The 2010s were undoubtably a time of upheaval, what follows can only be a new age of quarrel. What better way to play in the new decade than listening to extreme metal devoid of hope or playfulness? I maintain that despite the many layers of darkness found in death metal and black metal throughout the 1990s, there was still a sense of hope at the core of the music; hope for a better world, an alternative way of life, or just innocent escapism.
The age of entropy that was the 2000s ushered in great divides across music scenes the world over, hyper-charged by the rise and rise of the internet. Throughout the 2010s the panic and despondency at humanity’s utter inadequacy in the face of existential problems has gained momentum, and found a profound reflection in many far flung reaches of extreme metal. No better world is promised by this music. Only the painful demise of our current one, which happens to be the only one.
I came across the mysterious Northern Irish black/doom outfit known as Beithioch via the sadly now defunct ‘Codex Obscurum’ zine. Music to augment a rainy day would be one way to put it. Their second LP ‘Ghosts of a World Long Forgotten’ (2016) initially strikes one as a downbeat take on Beherit’s ‘Engram’. The production is very similar, with a thick yet sharp guitar tone dominant throughout, kept at a mid-paced, consistent tempo from start to finish. Where ‘Engram’ had a sense of structure and purpose however, ‘Ghosts of a World Long Forgotten’ is one long descent into darkness.
This is deadpan gloomy music, right down to the distant, guttural vocals, restrained to a distorted whisper for the most part. The echoey sound that adorns every aspect of ‘Ghosts of a World Long Forgotten’ forces the musicians into a restraint that gives this album’s builds and falls much needed patience. Much like Elysian Blaze, with each chord change it takes a monumental effort for all the other elements to catch up; the whole mood of the music shifts. Atop this simple yet effective bedding are minimal guitar harmonies that jump out sporadically and soar above the din. Whilst the bedrock of this music is overtly oppressive, imposing; the guitar leads seek to add sorrow, a fundamentally human core to this otherwise uncaring monolith.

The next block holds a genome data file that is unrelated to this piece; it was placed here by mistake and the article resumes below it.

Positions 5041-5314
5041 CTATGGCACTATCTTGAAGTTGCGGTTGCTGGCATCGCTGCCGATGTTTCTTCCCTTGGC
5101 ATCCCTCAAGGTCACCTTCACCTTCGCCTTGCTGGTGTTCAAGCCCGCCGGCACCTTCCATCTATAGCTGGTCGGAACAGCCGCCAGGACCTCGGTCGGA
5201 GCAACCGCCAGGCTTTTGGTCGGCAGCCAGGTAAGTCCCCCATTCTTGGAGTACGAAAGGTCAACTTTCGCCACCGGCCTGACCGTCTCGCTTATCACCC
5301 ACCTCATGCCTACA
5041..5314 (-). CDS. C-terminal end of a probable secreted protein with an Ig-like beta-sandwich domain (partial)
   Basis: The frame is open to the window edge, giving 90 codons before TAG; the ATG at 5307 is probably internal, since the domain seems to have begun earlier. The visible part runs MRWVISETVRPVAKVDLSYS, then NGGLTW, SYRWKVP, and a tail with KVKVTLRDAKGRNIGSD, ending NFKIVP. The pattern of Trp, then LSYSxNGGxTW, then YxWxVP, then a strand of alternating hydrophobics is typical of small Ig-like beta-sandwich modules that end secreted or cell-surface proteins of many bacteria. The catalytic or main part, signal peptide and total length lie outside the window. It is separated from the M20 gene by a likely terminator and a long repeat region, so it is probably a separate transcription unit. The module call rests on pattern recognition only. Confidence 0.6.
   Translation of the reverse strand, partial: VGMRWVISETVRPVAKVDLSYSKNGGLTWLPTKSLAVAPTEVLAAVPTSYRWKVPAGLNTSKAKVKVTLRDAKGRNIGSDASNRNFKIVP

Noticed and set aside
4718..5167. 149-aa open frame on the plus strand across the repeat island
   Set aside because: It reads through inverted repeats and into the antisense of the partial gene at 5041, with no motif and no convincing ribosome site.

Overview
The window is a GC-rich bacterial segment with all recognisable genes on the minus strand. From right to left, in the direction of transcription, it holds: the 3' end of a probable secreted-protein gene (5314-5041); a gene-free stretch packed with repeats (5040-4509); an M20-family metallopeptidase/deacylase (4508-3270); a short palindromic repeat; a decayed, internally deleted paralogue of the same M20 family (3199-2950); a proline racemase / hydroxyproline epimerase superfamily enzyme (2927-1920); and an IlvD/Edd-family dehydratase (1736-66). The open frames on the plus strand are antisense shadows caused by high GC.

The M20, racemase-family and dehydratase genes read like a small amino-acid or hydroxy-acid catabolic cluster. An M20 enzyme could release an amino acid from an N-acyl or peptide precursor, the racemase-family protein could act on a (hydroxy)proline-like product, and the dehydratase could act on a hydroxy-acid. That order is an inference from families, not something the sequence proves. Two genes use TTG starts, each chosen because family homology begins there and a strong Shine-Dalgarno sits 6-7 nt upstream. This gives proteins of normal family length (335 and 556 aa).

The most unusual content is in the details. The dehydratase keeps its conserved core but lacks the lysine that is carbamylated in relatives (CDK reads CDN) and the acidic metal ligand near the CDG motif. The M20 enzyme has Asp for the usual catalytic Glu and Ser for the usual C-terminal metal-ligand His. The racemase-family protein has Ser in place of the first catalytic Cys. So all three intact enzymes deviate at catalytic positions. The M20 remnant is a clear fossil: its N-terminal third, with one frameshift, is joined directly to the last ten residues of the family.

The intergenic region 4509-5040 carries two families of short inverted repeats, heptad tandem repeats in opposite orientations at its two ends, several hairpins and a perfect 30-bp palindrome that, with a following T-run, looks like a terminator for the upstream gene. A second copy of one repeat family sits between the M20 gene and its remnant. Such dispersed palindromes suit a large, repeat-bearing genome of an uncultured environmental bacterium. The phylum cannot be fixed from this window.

Beithioch excel at getting more from less. This extends far beyond simply adding a shit-load of reverb to everything and letting those chords ring out. In fact, the musical core that makes up a vast portion of ‘Ghosts of a World Long Forgotten’ is fairly conventional old school black metal along the lines of Celtic Frost via Beherit. But there are subtle flourishes inserted into these foundations that augment this music’s otherworldly qualities, and bring it more in line with the traditions of American black metal exemplified by Demoncy and Profanatica. One is that the aforementioned guitar harmonies – which work much like the string section of an orchestra – are not just inert adornments above a largely indifferent substrata, but actively dictate the melodic progression of the track. All the elements you know, but mutated just far enough to elevate this music into a more unique proposition.
Dublin’s Malthusian build on their promising EPs with 2018’s full length ‘Across Deaths’. This is another case of death/black metal through the lens of doom; cavernous production, distant, guttural vocals, and a drab aesthetic, all of which amounts to music of despair unending. There is no punchline and there is no upside to the tale Malthusian are spinning here. But the way this is achieved stretches far beyond ‘dark metal….but more’.